Given below is a diagram of the diseases caused by the chlamydia trachomatis bacterium.

(Source: microbewiki.kenyo.edu)

Diagnosis

The most sensitive tests for detecting Chlamydia is the nucleic acid amplification tests. This procedure is performed on urine samples or samples of endocervical, urethral, vaginal, pharyngeal, rectal secretions. For samples that are taken directly from the cervix or the urethra, the tests have been found to be most accurate. For people who are used to oral or anal intercourse and sex, oropharyngeal and rectal swabs are useful. Other methods of diagnosis are by the microscopical examination of samples and by serological tests like ELISA techniques.

Treatment

If the disease caused by chlamydia infection remains fairly uncomplicated then the condition can be treated by simple doses of antibiotic medicines like azithromycin or doxycycline. Treating the disease with both the medicines can be equally effective. While patients get treated with gonorrhea, doctors generally prescribe associated treatment of Chlamydia as well but the reverse is not done. There are other treatment methods for the disease. Uncomplicated chlamydia infection can also be treated with medicines like erythromycin, erythromycin ethylsuccinate, levofloxacin or ofloxacin.

For treating pregnant women diagnosed with the disease, azithromycin or amoxicillin is used (Miller, 2004). Erythromycin and erythromycin ethylsuccinate can also be prescribed. It has been recommended that pregnant women should be tested for cure after a period of three to four weeks from the completion of the treatment. In the case of men and non-pregnant women, such a test needs to be carried out after three months from the end of the treatment.

It is also essential that partners of people infected with chlamydia trachomatis bacterium be informed about the partner's infection and provided appropriate treatment. Expedited partner therapy gives good results for the management of partners related to heterosexual males and women infected with chlamydia trachomatis. The partners, who do not show symptoms of chlamydia trachomatis infection, need to be screened and tested if they had engaged in sex in between a 60 day period prior to the onset of symptoms of the partner. The couples or partners should refrain from any sexual contact till after seven days from the completion of the treatment as well as after completion of treatment of the partner (Miller, 2004).

Given below is a schematic diagram of the process of treatment for chlamydia infection

(Source: annals.org)

Screening

It is recommended that all women below the age of 25 years who are sexually active should undergo regular screenings for chlamydia infection. Such screening is also recommended for women who are over 25 years of age, sexually active and have multiple partners because such women have a larger risk of getting infected (Landers, Wiesenfeld, Phillip Heine, Krohn & Hillier, 2004). During the first prenatal visit all the pregnant women who are at high risk need sot undergo screening for chlamydia infection because leaving the infection untreated can result in intrauterine and postnatal complications. Women who want to terminate their pregnancy also need to undergo tests for chlamydia infection. Women are at the focus of screening and testing for chlamydia infection because they are the are three times more susceptible to infection than men (Landers, Wiesenfeld, Phillip Heine, Krohn & Hillier, 2004).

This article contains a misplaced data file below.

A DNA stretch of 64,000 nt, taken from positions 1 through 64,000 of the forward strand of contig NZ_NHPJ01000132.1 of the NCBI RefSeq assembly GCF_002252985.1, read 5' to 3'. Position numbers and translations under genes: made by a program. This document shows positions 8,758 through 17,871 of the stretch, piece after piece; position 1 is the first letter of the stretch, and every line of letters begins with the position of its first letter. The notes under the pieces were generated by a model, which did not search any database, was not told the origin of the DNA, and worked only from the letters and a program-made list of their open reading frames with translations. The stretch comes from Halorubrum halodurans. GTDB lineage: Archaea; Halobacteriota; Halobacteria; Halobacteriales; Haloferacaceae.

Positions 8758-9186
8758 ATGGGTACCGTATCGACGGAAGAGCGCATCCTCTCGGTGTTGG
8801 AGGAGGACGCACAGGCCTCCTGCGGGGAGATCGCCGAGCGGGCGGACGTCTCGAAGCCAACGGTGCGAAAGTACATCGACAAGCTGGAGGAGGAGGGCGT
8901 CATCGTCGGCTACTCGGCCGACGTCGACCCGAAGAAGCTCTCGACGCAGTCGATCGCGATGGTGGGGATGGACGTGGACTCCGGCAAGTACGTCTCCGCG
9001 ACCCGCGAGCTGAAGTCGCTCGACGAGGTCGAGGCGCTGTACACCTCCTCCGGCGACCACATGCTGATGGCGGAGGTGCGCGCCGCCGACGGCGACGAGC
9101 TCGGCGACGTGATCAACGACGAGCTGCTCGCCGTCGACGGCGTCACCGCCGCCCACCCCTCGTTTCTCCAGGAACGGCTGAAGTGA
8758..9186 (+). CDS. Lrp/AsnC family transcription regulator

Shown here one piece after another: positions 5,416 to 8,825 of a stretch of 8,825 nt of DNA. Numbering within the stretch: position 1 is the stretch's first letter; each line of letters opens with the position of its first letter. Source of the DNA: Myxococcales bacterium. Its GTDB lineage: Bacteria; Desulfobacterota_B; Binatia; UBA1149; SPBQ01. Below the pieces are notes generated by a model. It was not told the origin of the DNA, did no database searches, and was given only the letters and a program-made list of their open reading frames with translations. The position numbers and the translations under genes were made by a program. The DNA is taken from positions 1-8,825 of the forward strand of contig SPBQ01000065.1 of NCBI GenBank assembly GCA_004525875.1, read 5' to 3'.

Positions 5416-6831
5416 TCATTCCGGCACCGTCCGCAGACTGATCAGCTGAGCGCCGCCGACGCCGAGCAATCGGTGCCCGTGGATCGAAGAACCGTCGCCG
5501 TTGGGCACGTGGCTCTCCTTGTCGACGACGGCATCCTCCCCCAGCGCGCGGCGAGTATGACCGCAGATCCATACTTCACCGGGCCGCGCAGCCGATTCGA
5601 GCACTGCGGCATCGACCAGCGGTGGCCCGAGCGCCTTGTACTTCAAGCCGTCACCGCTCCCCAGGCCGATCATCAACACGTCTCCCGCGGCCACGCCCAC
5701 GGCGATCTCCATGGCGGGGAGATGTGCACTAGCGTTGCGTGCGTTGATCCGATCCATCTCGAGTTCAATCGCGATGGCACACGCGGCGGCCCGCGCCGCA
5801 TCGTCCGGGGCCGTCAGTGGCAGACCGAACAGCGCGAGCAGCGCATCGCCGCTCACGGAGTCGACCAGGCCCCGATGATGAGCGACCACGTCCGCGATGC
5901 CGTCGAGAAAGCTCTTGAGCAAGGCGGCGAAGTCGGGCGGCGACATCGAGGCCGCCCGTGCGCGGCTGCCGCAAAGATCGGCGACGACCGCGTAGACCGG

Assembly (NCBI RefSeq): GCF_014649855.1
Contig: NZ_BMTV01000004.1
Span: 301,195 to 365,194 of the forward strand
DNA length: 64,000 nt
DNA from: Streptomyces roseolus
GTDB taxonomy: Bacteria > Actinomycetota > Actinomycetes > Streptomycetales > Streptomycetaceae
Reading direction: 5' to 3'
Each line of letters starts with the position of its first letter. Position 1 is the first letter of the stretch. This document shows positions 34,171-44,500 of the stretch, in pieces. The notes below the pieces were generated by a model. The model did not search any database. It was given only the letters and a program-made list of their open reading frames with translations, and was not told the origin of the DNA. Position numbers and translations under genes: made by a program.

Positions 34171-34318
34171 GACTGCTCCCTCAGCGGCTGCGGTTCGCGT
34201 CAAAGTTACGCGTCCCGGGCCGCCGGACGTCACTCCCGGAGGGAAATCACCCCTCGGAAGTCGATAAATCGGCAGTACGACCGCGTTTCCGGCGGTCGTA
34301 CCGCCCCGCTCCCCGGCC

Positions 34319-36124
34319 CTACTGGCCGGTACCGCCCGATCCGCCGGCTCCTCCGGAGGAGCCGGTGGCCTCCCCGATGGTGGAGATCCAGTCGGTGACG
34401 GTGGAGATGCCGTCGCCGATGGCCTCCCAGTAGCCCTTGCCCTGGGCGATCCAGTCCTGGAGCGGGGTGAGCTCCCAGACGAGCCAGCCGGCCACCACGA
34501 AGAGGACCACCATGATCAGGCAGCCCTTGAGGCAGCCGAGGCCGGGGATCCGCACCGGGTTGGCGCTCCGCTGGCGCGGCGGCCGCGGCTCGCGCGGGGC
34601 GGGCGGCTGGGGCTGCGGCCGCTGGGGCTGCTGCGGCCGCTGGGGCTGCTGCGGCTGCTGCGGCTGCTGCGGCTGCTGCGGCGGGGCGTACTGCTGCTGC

Regular screening of all men is not necessary for chlamydia infection. However studies have shown that men from specific groups, like sexually active men who engage with other men, can be screened for chlamydia infection (Marrazzo & Cates, 2011). For men, screening of high risk groups is cost effective and helpful. Such screening of men can also be done in clinics in areas where there is a historically high prevalence of chlamydia infection.

Prevention of Chlamydia Infection

Incidents of genitourinary chlamydia infection can be prevented in a number of ways. Even if complete prevention is not possible, the steps would help reduce the prevalence of the infection. Mutually monogamous relationship engagement and long-term relationships are the best prescribed methods to prevent chlamydia infection. Some experts also suggests abstinence for prevention…

Sources Used in Documents:

References

Breguet, A. (2007). Chlamydia. New York: Rosen Pub. Group.

Landers, D., Wiesenfeld, H., Phillip Heine, R., Krohn, M., & Hillier, S. (2004). Predictive value of the clinical diagnosis of lower genital tract infection in women. American Journal Of Obstetrics And Gynecology, 190(4), 1004-1008. doi:10.1016/j.ajog.2004.02.015

Marrazzo, J., & Cates, W. (2011). Interventions to Prevent Sexually Transmitted Infections, Including HIV Infection. Clinical Infectious Diseases, 53(suppl 3), S64-S78. doi:10.1093/cid/cir695

Miller, W. (2004). Prevalence of Chlamydial and Gonococcal Infections Among Young Adults in the United States. JAMA, 291(18), 2229. doi:10.1001/jama.291.18.2229

Cite This Essay:

"Chlamydia Trachomatis" (2015, March 09) Retrieved January 25, 2021, from
https://www.paperdue.com/essay/chlamydia-trachomatis-2149740

"Chlamydia Trachomatis" 09 March 2015. Web.25 January. 2021. <
https://www.paperdue.com/essay/chlamydia-trachomatis-2149740>

"Chlamydia Trachomatis", 09 March 2015, Accessed.25 January. 2021,
https://www.paperdue.com/essay/chlamydia-trachomatis-2149740